A Holiday Snacking Game Plan That Won’t Stress You Out

Smiling man with beard wearing white collared button-down shirt.

No weenies on toothpicks this year is truly something to be grateful for

Welcome to Ask Elazar, a column in which Eater staff writer Elazar Sontag answers your highly specific and pressing cooking questions.


I would love some ideas for pre-Thanksgiving snacks that feel fun and indulgent, but won’t make me too full for the actual meal. I always make spiced nuts and a cheese platter but I have no willpower and then am too full for the actual feast! What snacks should I make this year?

An upside of not having guests for the holidays this year — albeit a small one — is that snack selection can be tailored to our own tastes. For me, that means no super-rich dips, no fussily layered toasts, and definitely nothing involving puff pastry or muffin tins or toothpicks. Making some really simple, light(ish) snacks to munch throughout the day should be fun and relaxing, not another cooking project you have to tackle on your own.

Instead of those classic holiday starters, the ones that take hours to prepare and leave me wanting a long nap, I’m going to pull out a big jug of olive oil and some pretty glass jars, and make olive oil-marinated olives, rich with garlic, fresh rosemary, and zesty orange peel. The olives are great on their own, and you can dip bits of warm, crusty bread into the oil marinade. If the olives are gone before you’re finished cooking (it’s likely!) you can use that same flavorful oil to toss vegetables before roasting, or mix a couple tablespoons of it into mashed potatoes or gravy. While the olive oil is pouring freely, toast some raw marcona almonds in a generous glug, along with more rosemary. My favorite of the oil-marinated snacking foods is goat cheese, which takes well to pretty much any flavor combination, and slowly soaks up the aromatic garlic-herb oil as it sits. Drizzle the creamy, soft cheese with a bit of warm honey when you serve it, and eat it with that same crusty bread you’ve been snacking on since breakfast. At most, it’ll take you half an hour to get this spread on the table.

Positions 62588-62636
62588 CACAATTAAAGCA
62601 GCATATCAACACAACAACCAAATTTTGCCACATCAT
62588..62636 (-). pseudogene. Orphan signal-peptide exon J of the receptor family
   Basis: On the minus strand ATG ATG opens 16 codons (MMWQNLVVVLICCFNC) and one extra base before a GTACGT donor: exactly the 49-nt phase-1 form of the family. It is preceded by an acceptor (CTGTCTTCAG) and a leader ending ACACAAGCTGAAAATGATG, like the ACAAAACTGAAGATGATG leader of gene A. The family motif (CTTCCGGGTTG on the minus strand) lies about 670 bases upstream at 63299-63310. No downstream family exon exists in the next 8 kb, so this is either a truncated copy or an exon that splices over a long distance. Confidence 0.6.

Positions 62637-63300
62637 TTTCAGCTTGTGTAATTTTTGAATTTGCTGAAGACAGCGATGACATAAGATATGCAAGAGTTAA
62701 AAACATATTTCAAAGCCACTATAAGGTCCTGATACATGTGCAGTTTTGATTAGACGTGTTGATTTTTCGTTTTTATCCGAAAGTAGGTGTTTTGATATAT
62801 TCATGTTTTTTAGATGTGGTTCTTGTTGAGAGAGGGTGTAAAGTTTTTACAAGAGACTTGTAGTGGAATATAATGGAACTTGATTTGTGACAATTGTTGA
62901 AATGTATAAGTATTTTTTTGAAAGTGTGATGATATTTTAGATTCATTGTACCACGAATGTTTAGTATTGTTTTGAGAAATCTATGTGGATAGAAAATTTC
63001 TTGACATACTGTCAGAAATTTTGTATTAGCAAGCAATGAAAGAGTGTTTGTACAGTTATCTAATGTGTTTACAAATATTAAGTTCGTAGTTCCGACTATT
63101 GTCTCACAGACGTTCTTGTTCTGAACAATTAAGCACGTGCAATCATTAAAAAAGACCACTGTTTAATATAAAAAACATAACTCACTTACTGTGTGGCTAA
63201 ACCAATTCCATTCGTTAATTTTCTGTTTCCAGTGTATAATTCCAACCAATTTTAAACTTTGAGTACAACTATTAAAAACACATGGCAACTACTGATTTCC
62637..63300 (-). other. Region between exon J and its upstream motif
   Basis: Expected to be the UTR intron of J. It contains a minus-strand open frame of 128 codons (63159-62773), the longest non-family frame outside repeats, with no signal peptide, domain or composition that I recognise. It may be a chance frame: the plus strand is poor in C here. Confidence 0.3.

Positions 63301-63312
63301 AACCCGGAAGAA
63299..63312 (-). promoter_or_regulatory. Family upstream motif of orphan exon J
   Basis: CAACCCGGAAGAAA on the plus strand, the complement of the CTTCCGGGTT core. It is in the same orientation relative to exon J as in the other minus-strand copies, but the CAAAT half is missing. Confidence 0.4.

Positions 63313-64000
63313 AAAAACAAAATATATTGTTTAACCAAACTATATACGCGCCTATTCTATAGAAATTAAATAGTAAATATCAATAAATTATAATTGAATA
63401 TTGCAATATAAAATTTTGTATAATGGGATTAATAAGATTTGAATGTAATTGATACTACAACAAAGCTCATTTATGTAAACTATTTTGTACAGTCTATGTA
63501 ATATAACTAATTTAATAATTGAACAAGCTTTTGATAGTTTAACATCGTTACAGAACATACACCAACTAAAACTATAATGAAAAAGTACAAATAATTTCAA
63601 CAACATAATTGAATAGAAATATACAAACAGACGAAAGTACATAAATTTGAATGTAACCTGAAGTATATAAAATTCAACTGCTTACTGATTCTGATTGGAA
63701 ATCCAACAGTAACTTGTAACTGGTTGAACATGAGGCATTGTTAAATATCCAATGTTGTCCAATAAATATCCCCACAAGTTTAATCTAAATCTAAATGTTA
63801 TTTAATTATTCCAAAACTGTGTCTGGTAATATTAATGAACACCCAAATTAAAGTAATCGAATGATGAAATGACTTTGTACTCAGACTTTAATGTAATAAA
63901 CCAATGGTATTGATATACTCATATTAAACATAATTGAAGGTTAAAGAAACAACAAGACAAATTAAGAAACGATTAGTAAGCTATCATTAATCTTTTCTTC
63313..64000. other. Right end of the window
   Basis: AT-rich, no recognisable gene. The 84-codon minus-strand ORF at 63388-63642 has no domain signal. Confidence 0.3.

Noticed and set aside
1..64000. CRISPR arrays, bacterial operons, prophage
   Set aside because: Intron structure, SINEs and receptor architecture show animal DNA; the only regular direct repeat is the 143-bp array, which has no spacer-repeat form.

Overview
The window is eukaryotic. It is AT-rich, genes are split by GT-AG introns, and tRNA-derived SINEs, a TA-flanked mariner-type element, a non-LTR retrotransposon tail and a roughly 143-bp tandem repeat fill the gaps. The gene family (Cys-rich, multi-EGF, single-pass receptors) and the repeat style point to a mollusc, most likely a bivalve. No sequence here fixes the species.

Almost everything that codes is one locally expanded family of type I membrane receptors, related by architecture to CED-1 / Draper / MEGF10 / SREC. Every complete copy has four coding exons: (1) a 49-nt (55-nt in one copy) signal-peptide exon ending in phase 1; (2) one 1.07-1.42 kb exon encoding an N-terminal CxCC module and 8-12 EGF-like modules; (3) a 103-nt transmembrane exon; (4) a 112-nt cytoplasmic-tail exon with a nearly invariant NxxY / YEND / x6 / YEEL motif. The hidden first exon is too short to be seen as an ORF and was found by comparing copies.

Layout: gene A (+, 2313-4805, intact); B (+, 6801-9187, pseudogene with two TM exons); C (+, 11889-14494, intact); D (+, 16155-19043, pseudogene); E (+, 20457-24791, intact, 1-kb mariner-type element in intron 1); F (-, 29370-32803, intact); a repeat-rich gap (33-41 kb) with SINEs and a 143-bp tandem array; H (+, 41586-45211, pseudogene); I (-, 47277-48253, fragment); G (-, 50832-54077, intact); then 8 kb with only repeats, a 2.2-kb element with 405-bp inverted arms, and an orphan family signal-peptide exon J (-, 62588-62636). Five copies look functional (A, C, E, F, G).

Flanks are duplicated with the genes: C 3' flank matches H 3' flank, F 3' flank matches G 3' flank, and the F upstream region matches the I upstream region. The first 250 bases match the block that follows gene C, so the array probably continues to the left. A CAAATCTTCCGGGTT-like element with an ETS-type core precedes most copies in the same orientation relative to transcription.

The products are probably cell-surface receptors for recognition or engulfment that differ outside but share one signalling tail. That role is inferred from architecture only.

Colorful olives and a rosemary sprig sitting in olive oil in a lidded glass jar.Anna_Pustynnikova/Shutterstock

In the spirit of not-so-normal holidays, this might be the year you do away with prepared snacks altogether, if even the thought of marinating nuts and goat cheese exhausts you. Instead, you could just serve a really good bowl of fruit. Depending on where you are in the world, options may be more varied or limited at the farmers market or in the produce aisle. In California, I’ll set out a big plate with slices of persimmon, a handful of pineapple guavas if I can find them, and big chunks of pomegranate. I’ll also throw a few sticky-sweet medjool dates in the mix. If, wherever you are, produce options are a little more limited, a fruit “platter” could just be a handful of apple slices drizzled with honey and some nice flakey salt. Alongside the almonds, the olives and goat cheese, and my fruit platter-for-one, I’ll probably put out a little bowl of chestnuts, which feel festive and holiday-appropriate, even though I eat them year-round and buy them pre-baked and shelled in bulk at Costco — I highly recommend incorporating chestnuts into your snacking rotation, they rock.

All of these dishes are a good fit for the sorts of celebrations most of us will be having this year: They can easily be scaled down if you’re feeding fewer mouths, and unlike individually plated toasts or tiny savory pastries, these recipes can be made in advance and will be excellent in tomorrow’s salad, or jarred with a pretty label and a note to drop off to the family you couldn’t spend the holidays with. I can’t promise they’ll make you feel light and rejuvenated — truly, what could in 2020 — but they will be bright and delicious and seasonal, and won’t leave you with a kitchen counter covered in puff pastry, bacon grease, and a weird pumpkin-shaped cheese ball that no one wants to eat. That feels like a small victory, well worth celebrating.

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